A few things that I can imagine:

    • Vent fan(s) clogged – this could be bath fans or range hoods. It’s fairly common for birds and squirrels or other animals to get into the duct and clog them with debris.
    • Dryer duct – when was the last time you cleaned the ductwork from your dryer to the outside? These fill with lint after a few years, leading to very inefficient dryer operation and excess household humidity levels
    • It’s possible that the ridge vent has something to do with it but I kind of doubt that it would cause these type of issues.

      If you can, check all your vents, listed above, and get back to me. We should be able to troubleshoot this together before your roof rots out.

      • Thank you for the response. I will get back to you after checking the dryer vent but that is on the other side of the house.

  4. I am at a loss as to what to do with my roof. I live in the Pacific Northwest in a Justus solid cedar home with a Monier shake style concrete roof that has been on about 20 years and is in good condition. However, about 3 years ago bats and possibly mice have managed to get in the tiny openings between tiles and perhaps under the sheathing. I had the side and ridges foam sealed by an exclusion company and this has helped reduce the animal problem, but some are still are entering at night. Since that sealing I have noticed an increase in loud cracking sounds during the day and night which are apparently from built up heat in the sealed unvented roof on hot days. All ceilings are cathedral style tongue and groove cedar covered by a membrane, 3″ rigid foam insulation, 1×4 battens to hold the foam in place, solid plywood sheathing and a waterproof membrane, followed by tile hanging on wood strips. All interior lights are surface mounted and none penetrate the ceilings. I can replace the roof with composition, thereby sealing the roof even more, but am concerned that this would allow even greater heat build up and rapid temperature fluctuations than the tile. Some roofers have suggested that we could put ridge vents in, but I have read on some building sites and on ASHRE that venting a sealed roof design in the Pacific Northwest can result in increased moisture in the roof and lead to mold. I had a conversation with a principal at a very large roofing consultant company and he felt that just adding ridge vents would allow the lighter hot air to escape above the foam and resolve the heat build up and noise problem. I would appreciate your opinion on whether this would be a reasonable approach.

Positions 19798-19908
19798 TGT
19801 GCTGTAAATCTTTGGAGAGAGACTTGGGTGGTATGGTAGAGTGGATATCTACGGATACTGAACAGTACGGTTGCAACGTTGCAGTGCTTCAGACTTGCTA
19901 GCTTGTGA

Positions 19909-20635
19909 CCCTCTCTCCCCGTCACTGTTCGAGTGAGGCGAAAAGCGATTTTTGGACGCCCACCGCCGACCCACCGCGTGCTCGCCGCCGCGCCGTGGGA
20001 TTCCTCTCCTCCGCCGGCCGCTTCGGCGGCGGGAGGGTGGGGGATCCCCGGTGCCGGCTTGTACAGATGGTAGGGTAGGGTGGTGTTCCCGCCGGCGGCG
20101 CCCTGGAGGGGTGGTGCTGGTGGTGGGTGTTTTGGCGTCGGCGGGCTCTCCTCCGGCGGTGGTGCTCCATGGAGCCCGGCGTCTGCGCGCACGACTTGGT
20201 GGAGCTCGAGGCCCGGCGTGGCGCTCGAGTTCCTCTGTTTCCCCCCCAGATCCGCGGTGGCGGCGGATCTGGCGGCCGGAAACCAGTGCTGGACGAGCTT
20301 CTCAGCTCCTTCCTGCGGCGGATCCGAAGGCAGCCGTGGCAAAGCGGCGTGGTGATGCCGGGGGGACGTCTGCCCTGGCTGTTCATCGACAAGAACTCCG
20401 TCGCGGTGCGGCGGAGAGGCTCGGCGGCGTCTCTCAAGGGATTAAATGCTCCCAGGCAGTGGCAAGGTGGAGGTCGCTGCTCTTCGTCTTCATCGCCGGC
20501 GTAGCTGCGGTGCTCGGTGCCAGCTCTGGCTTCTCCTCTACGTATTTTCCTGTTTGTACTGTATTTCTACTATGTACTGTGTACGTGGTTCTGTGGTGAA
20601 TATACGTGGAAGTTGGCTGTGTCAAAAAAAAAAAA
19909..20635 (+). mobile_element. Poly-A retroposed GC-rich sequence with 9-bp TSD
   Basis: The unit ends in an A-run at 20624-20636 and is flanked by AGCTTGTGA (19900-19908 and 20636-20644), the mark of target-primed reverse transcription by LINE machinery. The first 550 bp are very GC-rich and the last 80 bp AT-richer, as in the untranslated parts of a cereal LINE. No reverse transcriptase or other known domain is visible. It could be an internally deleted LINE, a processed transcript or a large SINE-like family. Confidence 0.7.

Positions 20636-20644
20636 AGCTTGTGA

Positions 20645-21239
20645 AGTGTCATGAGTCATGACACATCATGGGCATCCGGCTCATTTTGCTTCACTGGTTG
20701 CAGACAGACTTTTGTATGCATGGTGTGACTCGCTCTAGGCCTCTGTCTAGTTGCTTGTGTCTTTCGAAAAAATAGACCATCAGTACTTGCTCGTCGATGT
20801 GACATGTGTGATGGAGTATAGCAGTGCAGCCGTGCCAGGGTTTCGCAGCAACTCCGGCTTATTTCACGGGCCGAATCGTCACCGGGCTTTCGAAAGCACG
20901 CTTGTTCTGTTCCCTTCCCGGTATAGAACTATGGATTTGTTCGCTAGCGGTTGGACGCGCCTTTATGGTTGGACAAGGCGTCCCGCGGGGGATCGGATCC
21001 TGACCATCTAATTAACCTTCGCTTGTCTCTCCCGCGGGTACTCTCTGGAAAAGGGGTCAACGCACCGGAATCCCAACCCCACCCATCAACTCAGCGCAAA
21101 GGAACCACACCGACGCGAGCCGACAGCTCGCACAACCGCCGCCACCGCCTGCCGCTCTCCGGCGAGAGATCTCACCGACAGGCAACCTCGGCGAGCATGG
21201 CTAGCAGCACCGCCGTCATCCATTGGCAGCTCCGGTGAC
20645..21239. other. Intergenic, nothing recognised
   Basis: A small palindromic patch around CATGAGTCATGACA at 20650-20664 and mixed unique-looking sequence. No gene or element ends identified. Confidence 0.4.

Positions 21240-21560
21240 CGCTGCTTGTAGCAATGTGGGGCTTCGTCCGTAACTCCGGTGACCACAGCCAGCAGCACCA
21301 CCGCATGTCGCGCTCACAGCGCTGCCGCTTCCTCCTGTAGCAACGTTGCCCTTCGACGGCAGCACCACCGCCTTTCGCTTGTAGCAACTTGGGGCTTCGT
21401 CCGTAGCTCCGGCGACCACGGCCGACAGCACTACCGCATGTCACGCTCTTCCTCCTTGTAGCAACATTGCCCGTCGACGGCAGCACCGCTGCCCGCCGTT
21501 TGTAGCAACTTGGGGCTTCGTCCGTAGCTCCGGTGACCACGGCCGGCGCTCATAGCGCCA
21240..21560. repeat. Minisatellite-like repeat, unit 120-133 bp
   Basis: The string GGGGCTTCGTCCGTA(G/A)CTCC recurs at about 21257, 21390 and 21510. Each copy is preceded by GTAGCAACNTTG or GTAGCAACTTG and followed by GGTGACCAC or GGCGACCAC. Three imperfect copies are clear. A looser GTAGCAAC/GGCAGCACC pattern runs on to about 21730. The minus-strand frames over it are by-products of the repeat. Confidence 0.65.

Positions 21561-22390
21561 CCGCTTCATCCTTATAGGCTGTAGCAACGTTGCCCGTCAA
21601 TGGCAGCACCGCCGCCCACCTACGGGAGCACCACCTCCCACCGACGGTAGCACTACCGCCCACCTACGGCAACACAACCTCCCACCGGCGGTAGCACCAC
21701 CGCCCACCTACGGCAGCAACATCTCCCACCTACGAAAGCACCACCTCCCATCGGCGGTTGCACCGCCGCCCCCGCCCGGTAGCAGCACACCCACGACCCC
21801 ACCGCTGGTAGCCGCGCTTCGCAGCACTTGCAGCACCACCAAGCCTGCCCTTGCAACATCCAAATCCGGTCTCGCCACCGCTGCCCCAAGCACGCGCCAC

Thank you-

    • From a physics standpoint, the cracking is probably due to structural members expanding during the day and contracting at night, as it appears you understand from what you wrote. I am concerned that the sealing process changed the dynamics of the roof, since you had good luck with it in the past and only recently experienced the cracking sounds.

      I’m unclear as to where the pests have gotten into. Given the construction you lay out, there wouldn’t appear to be any place for them to go except under the tiles. Sorry if I’m not visualizing this right.

      I’m also unclear in your construction as to how the ridge vents would improve ventilation? Where would the air move from/between? Sorry again, I’m just having a hard time seeing the logic behind the suggestions you’ve been given. The only thing that I can imagine is that he’s thinking that air will move between the foam and the plywood sheathing above. That could make sense if there’s enough airspace and venting at the bottom to allow air to flow into the cavity. But just adding roof vents without allowing for air intake at the bottom will result in minimal/no air flow and would be a waste of time.

      I also agree that venting a sealed roof in a humid climate is opening it up for problems. I would advise against doing anything that changes the basic configuration that’s been working all these years. However, if it’s venting in the way I described above, the moisture would probably be flushed out as air flowed through and the roof goes through heating cycles during the day. But again, if you haven’t had moisture problems in the past, I’d be very cautious about changing it.